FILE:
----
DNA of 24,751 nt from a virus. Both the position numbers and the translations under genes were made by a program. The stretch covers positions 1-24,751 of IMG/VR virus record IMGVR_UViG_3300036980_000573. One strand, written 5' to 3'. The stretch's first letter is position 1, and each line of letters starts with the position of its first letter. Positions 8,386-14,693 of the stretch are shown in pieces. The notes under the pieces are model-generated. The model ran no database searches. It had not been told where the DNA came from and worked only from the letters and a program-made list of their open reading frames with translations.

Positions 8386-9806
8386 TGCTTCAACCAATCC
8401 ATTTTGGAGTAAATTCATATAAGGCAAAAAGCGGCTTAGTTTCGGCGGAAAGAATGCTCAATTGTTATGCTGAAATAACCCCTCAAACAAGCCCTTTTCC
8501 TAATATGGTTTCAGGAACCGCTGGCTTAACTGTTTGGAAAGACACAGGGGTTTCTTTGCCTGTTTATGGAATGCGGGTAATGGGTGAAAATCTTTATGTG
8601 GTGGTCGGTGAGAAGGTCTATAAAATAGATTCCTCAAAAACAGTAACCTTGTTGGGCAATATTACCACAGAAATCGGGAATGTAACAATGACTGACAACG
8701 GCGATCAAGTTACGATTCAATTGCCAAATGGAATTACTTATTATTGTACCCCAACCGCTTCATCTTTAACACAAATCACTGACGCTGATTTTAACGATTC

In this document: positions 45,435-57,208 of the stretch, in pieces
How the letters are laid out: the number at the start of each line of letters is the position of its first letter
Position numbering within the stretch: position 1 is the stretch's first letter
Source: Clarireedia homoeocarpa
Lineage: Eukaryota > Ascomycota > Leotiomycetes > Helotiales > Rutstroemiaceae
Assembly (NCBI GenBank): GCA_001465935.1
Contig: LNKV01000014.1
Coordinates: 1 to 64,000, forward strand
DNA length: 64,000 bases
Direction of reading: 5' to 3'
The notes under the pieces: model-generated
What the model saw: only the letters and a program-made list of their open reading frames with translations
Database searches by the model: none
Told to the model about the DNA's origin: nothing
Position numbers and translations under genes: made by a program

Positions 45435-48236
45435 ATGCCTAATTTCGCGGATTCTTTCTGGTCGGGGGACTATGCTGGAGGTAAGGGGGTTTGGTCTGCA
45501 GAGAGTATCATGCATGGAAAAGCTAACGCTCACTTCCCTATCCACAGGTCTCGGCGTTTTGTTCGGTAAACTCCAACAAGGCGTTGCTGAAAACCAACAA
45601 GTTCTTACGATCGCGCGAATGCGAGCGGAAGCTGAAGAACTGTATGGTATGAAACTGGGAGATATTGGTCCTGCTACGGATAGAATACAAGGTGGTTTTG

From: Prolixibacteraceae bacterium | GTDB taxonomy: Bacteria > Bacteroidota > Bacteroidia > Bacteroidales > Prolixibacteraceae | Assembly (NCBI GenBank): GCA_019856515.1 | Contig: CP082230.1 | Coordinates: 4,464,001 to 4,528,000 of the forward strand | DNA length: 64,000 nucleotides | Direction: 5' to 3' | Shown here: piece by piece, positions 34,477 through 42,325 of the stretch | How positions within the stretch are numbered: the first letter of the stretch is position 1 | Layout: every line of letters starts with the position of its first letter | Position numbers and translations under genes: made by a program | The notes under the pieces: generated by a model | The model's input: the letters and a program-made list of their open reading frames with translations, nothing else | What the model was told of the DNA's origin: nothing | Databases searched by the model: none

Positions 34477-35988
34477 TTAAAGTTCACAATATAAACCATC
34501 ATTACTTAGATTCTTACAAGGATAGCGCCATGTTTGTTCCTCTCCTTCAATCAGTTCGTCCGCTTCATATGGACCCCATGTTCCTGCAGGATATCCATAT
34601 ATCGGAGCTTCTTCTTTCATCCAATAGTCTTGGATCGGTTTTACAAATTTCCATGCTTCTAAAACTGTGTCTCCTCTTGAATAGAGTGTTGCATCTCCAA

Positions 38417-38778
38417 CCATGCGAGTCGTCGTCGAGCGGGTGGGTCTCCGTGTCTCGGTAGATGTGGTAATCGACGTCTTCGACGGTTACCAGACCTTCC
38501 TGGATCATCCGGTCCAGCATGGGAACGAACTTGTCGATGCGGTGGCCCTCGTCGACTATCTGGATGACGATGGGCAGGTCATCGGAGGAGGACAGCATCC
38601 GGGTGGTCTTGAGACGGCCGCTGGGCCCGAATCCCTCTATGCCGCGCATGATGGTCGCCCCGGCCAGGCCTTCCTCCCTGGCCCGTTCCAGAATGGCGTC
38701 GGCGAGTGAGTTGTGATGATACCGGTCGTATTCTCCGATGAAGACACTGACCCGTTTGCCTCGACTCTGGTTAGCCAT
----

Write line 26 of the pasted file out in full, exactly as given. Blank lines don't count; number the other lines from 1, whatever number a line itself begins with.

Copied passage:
45601 GTTCTTACGATCGCGCGAATGCGAGCGGAAGCTGAAGAACTGTATGGTATGAAACTGGGAGATATTGGTCCTGCTACGGATAGAATACAAGGTGGTTTTG